However let’s discuss this hand as played. Once our cbet gets raised here it is completely fine to fold a hand even as strong as this OOP. Especially against the more passive player types who don’t usually raise many flops to begin with. There are several reasons for this.

Firstly, yes our hand is TPTK, which is a very strong hand, but we have to consider future streets here and what cards may come and what can happen. With a board this wet and coordinated, literally half of the cards in the deck that come on the turn are going to be scary for us. And the same thing goes for the river.

To make matters worse, we are OOP and have no clue what our opponent is going to do. Will he barrel all the remaining streets? Will he give up on the turn but bomb the river when the flush comes in? What do we do then? This leaves us in all sorts of terrible spots with difficult decisions. And at the micros especially I would advocate that you try to keep all of your decisions as simple as possible.

This hand plays a little bit different if you are IP. But it is still probably a spot where I am going to be finding the fold button more often than not against most player types. Always remember this, with a board this wet and coordinated, even if you do get “bluffed” here, it is often by a hand that has a huge draw with something like 40% equity. Don’t worry about it. Keep your decisions simple and move on.

Example:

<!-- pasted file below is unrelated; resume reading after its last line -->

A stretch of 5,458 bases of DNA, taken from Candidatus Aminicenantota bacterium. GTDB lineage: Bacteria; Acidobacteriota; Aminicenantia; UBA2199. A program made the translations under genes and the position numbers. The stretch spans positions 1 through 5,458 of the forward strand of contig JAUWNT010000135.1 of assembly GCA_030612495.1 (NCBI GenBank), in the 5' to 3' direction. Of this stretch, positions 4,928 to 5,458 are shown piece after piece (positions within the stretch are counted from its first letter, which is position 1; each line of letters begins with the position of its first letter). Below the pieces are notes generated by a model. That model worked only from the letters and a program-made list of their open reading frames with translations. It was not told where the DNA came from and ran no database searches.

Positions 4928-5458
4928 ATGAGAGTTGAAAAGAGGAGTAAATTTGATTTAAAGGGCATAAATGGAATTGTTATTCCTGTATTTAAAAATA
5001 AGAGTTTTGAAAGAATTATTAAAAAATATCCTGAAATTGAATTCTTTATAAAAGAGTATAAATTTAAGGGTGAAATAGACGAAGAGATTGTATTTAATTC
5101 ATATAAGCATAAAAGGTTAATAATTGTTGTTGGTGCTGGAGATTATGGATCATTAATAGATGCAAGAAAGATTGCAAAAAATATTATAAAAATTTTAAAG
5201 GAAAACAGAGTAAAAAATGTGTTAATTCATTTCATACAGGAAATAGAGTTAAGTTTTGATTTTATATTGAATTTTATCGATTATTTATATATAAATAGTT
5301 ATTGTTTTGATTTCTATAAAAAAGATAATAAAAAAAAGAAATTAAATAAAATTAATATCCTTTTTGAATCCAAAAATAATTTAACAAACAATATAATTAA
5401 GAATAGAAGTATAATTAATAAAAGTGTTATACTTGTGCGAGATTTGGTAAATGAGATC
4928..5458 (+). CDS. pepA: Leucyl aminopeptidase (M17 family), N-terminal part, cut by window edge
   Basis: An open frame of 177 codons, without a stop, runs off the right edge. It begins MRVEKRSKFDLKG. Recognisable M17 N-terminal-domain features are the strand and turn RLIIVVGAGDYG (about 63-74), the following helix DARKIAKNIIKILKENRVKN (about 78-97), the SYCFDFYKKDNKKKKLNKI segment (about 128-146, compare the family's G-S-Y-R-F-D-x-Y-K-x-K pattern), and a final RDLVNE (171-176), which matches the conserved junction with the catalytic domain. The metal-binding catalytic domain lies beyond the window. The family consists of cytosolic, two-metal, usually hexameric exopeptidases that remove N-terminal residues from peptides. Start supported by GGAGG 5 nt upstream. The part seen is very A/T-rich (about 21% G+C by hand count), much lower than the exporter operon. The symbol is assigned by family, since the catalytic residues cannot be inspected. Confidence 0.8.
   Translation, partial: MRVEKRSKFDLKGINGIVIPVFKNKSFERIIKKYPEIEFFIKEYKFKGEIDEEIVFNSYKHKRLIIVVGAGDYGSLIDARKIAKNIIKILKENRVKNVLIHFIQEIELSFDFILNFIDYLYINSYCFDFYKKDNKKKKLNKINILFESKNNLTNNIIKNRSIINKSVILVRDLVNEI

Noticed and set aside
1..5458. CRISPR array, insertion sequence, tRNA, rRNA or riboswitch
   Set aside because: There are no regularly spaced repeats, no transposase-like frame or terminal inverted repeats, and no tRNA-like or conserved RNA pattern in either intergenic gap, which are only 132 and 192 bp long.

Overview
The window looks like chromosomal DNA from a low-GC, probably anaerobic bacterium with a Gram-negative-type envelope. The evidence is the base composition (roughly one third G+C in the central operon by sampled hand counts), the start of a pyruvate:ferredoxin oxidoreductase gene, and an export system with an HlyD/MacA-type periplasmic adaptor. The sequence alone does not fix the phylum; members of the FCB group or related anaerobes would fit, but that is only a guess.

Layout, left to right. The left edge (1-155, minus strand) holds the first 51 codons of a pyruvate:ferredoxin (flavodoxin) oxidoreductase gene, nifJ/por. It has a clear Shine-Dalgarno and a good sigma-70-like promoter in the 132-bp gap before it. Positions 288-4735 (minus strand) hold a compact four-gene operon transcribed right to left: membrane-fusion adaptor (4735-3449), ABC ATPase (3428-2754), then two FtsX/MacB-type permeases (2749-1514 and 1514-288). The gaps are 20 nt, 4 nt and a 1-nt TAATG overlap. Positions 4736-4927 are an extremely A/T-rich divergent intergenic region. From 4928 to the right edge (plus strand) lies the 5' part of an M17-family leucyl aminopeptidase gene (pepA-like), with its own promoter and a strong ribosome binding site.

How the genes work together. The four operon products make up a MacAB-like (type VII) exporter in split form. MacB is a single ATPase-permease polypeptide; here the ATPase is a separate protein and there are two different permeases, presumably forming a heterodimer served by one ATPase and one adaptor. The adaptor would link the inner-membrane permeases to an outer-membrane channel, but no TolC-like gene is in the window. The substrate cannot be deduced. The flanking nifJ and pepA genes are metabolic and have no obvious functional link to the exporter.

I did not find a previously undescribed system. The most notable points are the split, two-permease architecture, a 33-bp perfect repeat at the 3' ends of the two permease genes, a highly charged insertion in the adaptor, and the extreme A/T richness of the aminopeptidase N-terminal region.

In EP you have,

You raise and get a caller in MP. The flop comes,

You cbet and he raises.

This spot is close like the last one. We have a pretty strong but vulnerable hand. This is another one of those situations where instead of cbetting I might check/call against one of the more aggressive player types. And I would cbet and fold to a raise versus one of the passive player types.

As played however we should fold here most of the time. This is another situation where position is a big factor. Always remember that calling raises OOP is just like throwing money away. It is much harder to win a pot when OOP and you will find yourself in all sorts of ugly spots with a bloated pot.

This hand is a little bit different than the last one however. We do have two outs to the virtual nuts here with a T. And there don’t seem to be as many made hands that can beat us right now. Also there are a couple hands such as,

that our opponent might think that he is raising for value with. For these reasons I would call the raise on the flop if I was IP. But I would fold OOP.

Both of these spots are close however. It is not by any means a huge mistake to call the flop in either of them. You will encounter these situations many times throughout your poker career. It is important not to get too bogged down on them. When two or more different actions yield a result for us that is pretty close EV-wise, it isn’t going to make that much of a difference in the long run which one we decide upon.

The main reason why I would rather fold in these two spots however is because it leads us down the road to bigger mistakes on future streets that really do matter a lot. Remember that it is better to make cut and dried decisions early on in a hand than to get roped into a mess.